On its most basic level, a habit is a simple neurological loop: a cue (my mouth feels gross), a routine (I should brush my teeth), and a reward (ahhh, minty fresh!). Backing out of the driveway, replying to emails, choosing what to munch on at 3:00 PM, running before work – many of our most basic daily actions are not, in fact, the products of well considered decision-making, but outgrowths of habits we often don’t even realize exist.
In the New York Times bestseller,The Power of Habit, we discover how habits were crucial to the success of Olympic swimmer Michael Phelps, the growth of Starbucks, and the momentum of the civil-rights movement.
Why “grit” matters more than physical aptitude, grade point averages, military abilities, and self-discipline in the likelihood that a West Point student will excel and how grit emerges from keystone habits adopted once they are at the school.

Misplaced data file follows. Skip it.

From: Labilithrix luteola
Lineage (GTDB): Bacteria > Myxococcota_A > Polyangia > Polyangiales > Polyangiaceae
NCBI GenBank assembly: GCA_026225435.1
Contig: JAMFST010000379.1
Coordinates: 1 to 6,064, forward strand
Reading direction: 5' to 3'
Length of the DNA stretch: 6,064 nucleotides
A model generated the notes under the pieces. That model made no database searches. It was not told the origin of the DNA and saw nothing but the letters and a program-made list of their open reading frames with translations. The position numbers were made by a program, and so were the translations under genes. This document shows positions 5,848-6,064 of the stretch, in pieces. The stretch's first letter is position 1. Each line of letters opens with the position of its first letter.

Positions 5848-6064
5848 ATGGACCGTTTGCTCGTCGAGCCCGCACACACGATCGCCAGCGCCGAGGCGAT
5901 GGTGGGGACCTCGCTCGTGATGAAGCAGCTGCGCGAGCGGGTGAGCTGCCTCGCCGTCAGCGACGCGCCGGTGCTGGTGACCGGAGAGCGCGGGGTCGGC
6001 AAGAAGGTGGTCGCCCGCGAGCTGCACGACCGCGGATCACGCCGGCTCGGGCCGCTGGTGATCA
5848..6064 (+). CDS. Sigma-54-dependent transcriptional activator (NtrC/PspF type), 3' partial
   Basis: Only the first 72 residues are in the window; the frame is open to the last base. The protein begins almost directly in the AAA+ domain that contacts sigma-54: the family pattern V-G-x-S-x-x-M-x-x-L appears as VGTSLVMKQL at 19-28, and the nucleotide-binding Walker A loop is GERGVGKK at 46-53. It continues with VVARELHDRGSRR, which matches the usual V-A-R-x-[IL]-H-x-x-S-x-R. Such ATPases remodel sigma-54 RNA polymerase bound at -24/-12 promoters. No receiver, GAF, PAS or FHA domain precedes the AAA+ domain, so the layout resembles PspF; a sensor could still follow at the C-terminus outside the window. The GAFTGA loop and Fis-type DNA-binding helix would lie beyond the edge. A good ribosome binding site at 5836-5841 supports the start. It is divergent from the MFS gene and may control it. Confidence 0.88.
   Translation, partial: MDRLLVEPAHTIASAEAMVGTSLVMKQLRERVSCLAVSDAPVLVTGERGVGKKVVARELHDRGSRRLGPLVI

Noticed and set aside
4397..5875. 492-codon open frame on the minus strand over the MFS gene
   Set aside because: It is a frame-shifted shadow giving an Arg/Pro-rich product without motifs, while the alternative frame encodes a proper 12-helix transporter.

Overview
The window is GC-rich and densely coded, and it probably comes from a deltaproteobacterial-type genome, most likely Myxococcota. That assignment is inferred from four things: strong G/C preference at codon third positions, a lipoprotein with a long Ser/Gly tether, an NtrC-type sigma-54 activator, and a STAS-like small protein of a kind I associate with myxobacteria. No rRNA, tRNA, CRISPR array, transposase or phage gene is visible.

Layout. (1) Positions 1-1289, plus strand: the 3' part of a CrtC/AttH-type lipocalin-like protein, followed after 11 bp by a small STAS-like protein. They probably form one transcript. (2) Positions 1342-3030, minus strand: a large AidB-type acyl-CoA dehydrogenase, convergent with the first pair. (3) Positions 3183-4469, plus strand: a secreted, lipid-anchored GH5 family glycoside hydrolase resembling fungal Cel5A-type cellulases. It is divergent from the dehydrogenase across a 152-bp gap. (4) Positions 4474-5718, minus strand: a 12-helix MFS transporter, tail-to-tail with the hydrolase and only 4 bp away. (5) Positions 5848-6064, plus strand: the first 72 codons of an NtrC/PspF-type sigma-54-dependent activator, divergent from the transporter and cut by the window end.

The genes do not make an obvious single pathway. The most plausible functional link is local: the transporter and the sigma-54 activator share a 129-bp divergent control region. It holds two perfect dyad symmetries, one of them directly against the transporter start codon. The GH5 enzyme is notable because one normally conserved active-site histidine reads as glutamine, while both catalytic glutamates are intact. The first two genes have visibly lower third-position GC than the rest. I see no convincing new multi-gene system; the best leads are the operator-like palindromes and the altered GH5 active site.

Lee Callahan spoke with Charles and covered:
How habits are born and retraining the brain to stop the bad habit trigger. How major retailers, like Target, know what you want before you do. How tooth brushing became an American habit (thanks to Pepsodent’s Claude Hopkins). How athletes, like Michael Phelps, focus on race-day habits to win. How to stop having that candy bar at 3pm everyday (or any other bad habit)
Charles Duhigg is an investigative reporter for The New York Times where he has most recently been the lead writer for its front-page series on Apple. He is a winner of the National Academies of Sciences, National Journalism, and George Polk awards, and was part of a team of finalists for the 2009 Pulitzer Prize. He is a frequent contributor to This American Life, NPR, PBS’s NewsHour, and Frontline. Duhigg has spoken to audiences as varied as MIT (where he keynoted the 2010 engineering conference), the SC Johnson Company, and the Pasadena Art and Science Festival. A graduate of Harvard Business School and Yale College, Duhigg lives in Brooklyn with his wife and two children.